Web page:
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Polar Ecosystems Program

Long-term Satellite Tags on Ribbon Seals Begin to Pay Off

figure 8, see caption
Figure 8.  Multiyear movements of a ribbon seal tagged by the Polar Ecosystem's Program in May 2007.

In February 2009, the Polar Ecosystems Program (PEP) received data transmitted from a satellite tag deployed in May 2007 on a ribbon seal in the central Bering Sea. This represents a deployment length of more than 620 days. We believe this may be the longest deployment of a satellite tag on a marine mammal.

This particular ribbon seal traveled into the eastern Siberian Sea in summer 2007 and then returned to the Bering Sea in spring 2008 (Fig. 8). The latest location was along the sea-ice edge, 135 km southwest of St. Matthew Island.

The satellite tag was designed and developed in cooperation with Wildlife Computers (Redmond, Washington) and is attached to the rear flipper of the seal. The tag measures 3 inches x 0.75 inches x 0.33 inches and is glued to a cattle ear tag for secure attachment to the inter-digital webbing of the rear flipper. Because the tags are attached to the rear flippers, they only transmit to the ARGOS satellites when the animal is out of the water, resting on sea ice.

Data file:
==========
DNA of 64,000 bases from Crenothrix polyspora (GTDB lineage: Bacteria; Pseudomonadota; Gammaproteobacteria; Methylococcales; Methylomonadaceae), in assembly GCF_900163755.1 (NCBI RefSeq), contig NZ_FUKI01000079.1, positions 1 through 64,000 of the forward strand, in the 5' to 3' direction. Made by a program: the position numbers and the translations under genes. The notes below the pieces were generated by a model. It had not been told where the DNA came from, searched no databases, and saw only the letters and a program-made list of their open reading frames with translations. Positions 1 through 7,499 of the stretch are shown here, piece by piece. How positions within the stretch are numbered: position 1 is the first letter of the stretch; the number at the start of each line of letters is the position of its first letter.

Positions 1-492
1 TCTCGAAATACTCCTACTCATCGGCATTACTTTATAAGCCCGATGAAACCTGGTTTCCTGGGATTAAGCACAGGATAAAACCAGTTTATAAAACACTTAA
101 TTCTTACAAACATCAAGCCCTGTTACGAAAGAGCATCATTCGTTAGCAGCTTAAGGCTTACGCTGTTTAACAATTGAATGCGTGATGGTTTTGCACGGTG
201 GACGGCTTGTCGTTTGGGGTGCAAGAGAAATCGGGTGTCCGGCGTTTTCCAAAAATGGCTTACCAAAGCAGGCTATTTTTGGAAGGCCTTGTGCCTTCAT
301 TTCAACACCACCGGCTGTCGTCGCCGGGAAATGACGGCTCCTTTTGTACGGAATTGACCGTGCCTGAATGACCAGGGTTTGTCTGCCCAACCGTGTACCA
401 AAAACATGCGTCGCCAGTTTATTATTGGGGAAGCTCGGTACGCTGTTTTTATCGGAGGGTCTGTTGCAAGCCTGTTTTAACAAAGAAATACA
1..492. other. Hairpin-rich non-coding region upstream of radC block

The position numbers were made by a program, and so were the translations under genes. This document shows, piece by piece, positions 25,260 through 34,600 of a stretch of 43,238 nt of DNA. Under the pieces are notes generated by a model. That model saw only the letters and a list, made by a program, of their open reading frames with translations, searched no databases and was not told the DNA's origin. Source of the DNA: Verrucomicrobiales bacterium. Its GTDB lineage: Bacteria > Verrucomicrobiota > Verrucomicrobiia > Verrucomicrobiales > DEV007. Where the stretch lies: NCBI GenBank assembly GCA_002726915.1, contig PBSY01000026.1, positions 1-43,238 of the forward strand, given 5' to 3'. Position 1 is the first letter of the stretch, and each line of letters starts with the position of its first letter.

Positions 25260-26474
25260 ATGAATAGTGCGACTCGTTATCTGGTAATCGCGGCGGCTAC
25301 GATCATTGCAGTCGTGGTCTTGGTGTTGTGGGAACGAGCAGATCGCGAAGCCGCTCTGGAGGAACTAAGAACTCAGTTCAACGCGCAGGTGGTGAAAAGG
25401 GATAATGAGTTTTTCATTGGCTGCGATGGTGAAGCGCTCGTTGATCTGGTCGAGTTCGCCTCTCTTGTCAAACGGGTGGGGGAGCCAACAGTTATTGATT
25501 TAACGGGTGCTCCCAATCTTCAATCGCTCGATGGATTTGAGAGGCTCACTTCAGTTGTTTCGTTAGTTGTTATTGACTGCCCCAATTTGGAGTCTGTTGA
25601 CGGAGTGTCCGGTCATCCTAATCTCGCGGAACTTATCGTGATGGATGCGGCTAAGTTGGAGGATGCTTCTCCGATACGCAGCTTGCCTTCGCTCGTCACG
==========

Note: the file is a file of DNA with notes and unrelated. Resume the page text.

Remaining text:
We are especially interested in the behavior of ribbon seals during the pupping, breeding, and molting season when they are often found within the marginal sea-ice zone. Therefore, we have programmed the tags to come on for 4 hours every 4 days from 1 April to 30 June and twice a month during the rest of the year.

The 4-hour period corresponds with the period of maximum satellite coverage in the Bering Sea. This increases the quality of determined location and bandwidth of data transmission.

In addition to providing locations, the tags also record and transmit timelines of haul-out behavior. This provides us with information on how the seals are using sea ice during this critical time and also helps us correct aerial surveys to account for seals that are in the water.

Tags were also deployed on other ribbon seals and spotted seals during spring 2007 and 2008. We hope to receive transmissions from additional animals as we move into spring 2009.

We will be conducting additional captures off the NOAA ship McArthur II from mid-May to mid-June 2009 and will be deploying a new version of these tags with twice the battery life.

By Josh London

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